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Fort Carson Mountaineer

Grueling 3-day test: SFAB selects newest members

By Scott Prater | Mountaineer staff

FORT CARSON, Colo. — More than 45 Fort Carson Soldiers endured three days of physical and mental challenges Oct. 8-10, 2019, in hopes of earning a spot in one of the Army’s newest formations.

In what could be best described as a tryout, candidates wanting to join the ranks of the 4th Security Force Assistance Brigade (4th SFAB), worked through challenges designed to test not only their strength and endurance, but their problem-solving and leadership skills.

The Security Force Assistance Command (SFAC) sent a team of evaluators out to Fort Carson to conduct the evaluation, known as the Security Force Assistance Brigade Assessment and Selection event, which also evaluated candidates for desirable personality traits and suitability as team members.

Created with the intention of alleviating the enduring advise-and-assist mission load on U.S. Army brigade combat teams, SFABs are relatively new formations, specially trained and built to enable combatant commanders to accomplish theater-security objectives by training, advising, assisting, accompanying and enabling allied and partnered indigenous security forces. Currently, the Army holds five SFABs, based at several installations nationwide.

According to Army guidance, SFAB Soldiers are proven leaders with high promotion potential, mature self-starters who can operate independently, master tacticians who can coach, teach and mentor partnered foreign security forces, and are both ready to deploy at a moment’s notice and willing to assume increased responsibility if the Army rapidly expands.

SFAC evaluators typically hold these assessment events at Fort Bragg, North Carolina, home of the SFAC, but this event marked one of the first assessments conducted at an SFAB’s home post.

The three-day assessment included fitness tests, team challenges and leadership boards.

But it was far from an ordinary test.

Candidates were not only challenged physically and mentally, they were evaluated on their communication skills, ability to work well with others, resiliency, moral and ethical character, decision making, patience and attention to detail, among other qualities.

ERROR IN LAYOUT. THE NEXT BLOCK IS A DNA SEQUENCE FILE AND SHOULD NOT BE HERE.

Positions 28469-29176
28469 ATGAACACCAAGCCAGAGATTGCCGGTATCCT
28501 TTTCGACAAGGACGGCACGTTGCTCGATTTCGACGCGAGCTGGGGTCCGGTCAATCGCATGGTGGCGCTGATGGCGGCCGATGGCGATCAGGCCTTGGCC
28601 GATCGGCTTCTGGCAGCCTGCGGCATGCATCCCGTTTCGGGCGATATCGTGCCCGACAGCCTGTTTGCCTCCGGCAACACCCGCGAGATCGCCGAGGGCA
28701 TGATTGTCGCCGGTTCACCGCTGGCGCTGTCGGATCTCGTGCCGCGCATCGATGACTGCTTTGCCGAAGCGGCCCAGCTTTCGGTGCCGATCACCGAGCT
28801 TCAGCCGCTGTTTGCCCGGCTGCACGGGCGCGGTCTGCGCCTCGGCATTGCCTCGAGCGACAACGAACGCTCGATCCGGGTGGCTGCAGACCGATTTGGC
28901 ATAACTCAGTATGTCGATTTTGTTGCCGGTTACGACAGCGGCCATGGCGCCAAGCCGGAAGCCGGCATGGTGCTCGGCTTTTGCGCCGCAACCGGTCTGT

Day one of the assessment included a team obstacle course, other team-oriented challenges and an Army Physical Fitness Test.

“The SFAB has its own minimum standard for the APFT (70 points on individual components and 240 total points), which is considerably higher than the Army standard (60 points on individual components and 180 total points,” said Maj. Justin Gerron, brigade current operations officer, 4th SFAB. “And, it proved to be one of the main disqualifiers during this event.”

Day two included an 8-mile team ruck march with added challenges, while day three was reserved for board evaluations by 4th SFAB leaders.

“We informed candidates at the beginning they would be evaluated at every point going forward,” said Sgt. 1st Class Jonathan Sastre, SFAB assessment and selection operations and maneuver NCO. “We’re looking for experienced and qualified leaders who will represent the Army and the U.S. in a positive manner and who can communicate effectively in a variety of environments.”

While the SFAC evaluators conducted the assessment and evaluated the candidates, board members from the 4th SFAB leadership team selected the brigade’s newest Soldiers based on those evaluations and the candidates’ board performance.

“In all, 25 candidates were selected to join the 4th SFAB ranks,” Gerron said. “From what the SFAC evaluators told us, that’s a typical result for most of their evaluations.”

The 4th SFAB was looking to fill a variety of advisory and support roles and candidates were mostly NCOs or specialists who are promotable and come from a wide range of military operational specialties, including infantry, military police, cavalry scout, intelligence, fire support and logistics specialists.

Those selected to join 4th SFAB won’t have much time to settle in. The brigade will leave soon for the Joint Readiness Training Center at Fort Polk, Louisiana, and plans to deploy to the U.S. Central Command area of operations next year.

Gerron explained that an SFAB assignment typically lasts three years, and Soldiers who accept the assignment generally move back to their military operational specialty following their stint in an SFAB.

Candidates who were not selected during this assessment can try again after six months as assessments will be conducted at Fort Bragg and other posts around the country periodically.

Grueling 3-day test: SFAB selects newest members
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